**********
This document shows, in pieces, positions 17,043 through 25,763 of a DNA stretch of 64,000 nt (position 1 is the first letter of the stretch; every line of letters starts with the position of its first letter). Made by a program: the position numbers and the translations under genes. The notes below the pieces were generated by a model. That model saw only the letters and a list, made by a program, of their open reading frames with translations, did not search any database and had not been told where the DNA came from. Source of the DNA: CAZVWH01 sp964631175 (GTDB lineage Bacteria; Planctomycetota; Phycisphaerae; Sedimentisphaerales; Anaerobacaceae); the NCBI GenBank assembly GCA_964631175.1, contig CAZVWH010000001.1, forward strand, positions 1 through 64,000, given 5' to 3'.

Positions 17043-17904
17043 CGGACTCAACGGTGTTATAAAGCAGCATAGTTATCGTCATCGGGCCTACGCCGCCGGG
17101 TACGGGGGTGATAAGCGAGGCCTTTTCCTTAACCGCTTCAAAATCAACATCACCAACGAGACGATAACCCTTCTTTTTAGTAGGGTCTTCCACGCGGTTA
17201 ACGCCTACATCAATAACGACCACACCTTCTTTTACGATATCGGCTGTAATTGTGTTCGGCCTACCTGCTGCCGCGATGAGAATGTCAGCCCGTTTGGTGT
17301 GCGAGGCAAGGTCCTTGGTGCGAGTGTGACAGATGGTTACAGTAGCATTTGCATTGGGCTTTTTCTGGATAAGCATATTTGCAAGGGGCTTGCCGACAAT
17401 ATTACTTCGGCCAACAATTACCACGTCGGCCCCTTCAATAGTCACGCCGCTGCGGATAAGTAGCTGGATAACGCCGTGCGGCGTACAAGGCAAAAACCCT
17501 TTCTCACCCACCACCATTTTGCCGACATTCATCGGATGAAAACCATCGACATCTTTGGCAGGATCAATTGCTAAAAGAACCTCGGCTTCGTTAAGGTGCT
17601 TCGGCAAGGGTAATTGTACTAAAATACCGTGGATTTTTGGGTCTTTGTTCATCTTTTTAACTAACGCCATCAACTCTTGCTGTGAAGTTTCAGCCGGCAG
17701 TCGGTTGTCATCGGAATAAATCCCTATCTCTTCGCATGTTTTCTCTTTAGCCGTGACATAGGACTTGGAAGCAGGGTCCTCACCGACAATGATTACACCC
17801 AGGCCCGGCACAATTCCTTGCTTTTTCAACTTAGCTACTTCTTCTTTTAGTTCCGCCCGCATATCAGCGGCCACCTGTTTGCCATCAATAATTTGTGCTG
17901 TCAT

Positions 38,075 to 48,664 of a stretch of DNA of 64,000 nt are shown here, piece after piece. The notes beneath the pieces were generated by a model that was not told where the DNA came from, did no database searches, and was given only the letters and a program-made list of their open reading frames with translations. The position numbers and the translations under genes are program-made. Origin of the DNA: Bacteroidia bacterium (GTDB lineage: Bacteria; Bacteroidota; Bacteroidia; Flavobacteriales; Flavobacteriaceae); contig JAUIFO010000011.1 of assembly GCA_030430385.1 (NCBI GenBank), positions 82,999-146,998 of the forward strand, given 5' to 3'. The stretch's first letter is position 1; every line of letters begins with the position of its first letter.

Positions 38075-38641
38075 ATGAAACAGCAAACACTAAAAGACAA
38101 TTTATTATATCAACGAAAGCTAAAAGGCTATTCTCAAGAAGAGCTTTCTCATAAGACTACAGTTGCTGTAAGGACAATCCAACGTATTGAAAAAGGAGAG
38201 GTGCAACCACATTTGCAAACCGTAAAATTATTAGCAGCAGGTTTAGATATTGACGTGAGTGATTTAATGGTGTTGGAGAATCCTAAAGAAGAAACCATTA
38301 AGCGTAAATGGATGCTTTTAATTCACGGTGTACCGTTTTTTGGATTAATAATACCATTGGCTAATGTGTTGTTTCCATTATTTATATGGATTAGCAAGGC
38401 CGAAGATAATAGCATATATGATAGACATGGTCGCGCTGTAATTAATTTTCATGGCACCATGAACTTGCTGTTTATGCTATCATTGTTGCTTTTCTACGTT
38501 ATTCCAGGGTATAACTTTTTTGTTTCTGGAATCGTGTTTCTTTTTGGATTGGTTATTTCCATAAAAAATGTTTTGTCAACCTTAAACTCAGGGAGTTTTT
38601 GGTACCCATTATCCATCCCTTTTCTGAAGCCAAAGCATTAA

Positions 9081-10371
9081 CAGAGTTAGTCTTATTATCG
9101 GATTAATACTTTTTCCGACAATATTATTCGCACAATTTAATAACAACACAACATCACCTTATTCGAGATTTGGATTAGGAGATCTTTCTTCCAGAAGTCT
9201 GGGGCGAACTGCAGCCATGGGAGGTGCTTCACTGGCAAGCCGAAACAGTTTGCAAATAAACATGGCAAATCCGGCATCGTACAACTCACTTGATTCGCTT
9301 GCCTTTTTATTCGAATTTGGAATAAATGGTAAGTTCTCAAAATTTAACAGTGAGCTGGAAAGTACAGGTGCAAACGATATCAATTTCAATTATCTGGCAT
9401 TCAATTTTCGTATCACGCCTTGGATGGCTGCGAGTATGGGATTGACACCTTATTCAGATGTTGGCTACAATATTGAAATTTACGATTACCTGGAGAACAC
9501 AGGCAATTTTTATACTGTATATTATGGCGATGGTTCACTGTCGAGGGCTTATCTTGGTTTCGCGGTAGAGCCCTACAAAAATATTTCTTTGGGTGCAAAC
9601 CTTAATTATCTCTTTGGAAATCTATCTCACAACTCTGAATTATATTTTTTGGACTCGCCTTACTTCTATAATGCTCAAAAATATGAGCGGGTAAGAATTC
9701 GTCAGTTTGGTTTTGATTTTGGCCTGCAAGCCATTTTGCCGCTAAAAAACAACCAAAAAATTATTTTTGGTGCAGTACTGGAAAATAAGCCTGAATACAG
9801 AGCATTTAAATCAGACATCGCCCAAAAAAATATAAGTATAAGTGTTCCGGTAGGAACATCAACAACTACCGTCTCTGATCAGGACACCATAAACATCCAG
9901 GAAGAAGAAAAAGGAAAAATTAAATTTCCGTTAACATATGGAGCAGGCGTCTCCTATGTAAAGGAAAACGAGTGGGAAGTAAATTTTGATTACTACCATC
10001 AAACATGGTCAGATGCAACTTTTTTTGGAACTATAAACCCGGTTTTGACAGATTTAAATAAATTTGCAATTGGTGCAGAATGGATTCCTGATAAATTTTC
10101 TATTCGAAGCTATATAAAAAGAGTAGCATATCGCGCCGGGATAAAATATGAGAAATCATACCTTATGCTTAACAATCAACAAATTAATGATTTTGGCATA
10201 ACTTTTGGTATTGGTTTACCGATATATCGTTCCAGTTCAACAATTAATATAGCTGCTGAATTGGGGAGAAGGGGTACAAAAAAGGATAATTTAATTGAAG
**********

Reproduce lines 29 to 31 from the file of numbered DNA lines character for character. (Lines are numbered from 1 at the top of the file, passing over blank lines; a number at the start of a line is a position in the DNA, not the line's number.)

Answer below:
9601 CTTAATTATCTCTTTGGAAATCTATCTCACAACTCTGAATTATATTTTTTGGACTCGCCTTACTTCTATAATGCTCAAAAATATGAGCGGGTAAGAATTC
9701 GTCAGTTTGGTTTTGATTTTGGCCTGCAAGCCATTTTGCCGCTAAAAAACAACCAAAAAATTATTTTTGGTGCAGTACTGGAAAATAAGCCTGAATACAG
9801 AGCATTTAAATCAGACATCGCCCAAAAAAATATAAGTATAAGTGTTCCGGTAGGAACATCAACAACTACCGTCTCTGATCAGGACACCATAAACATCCAG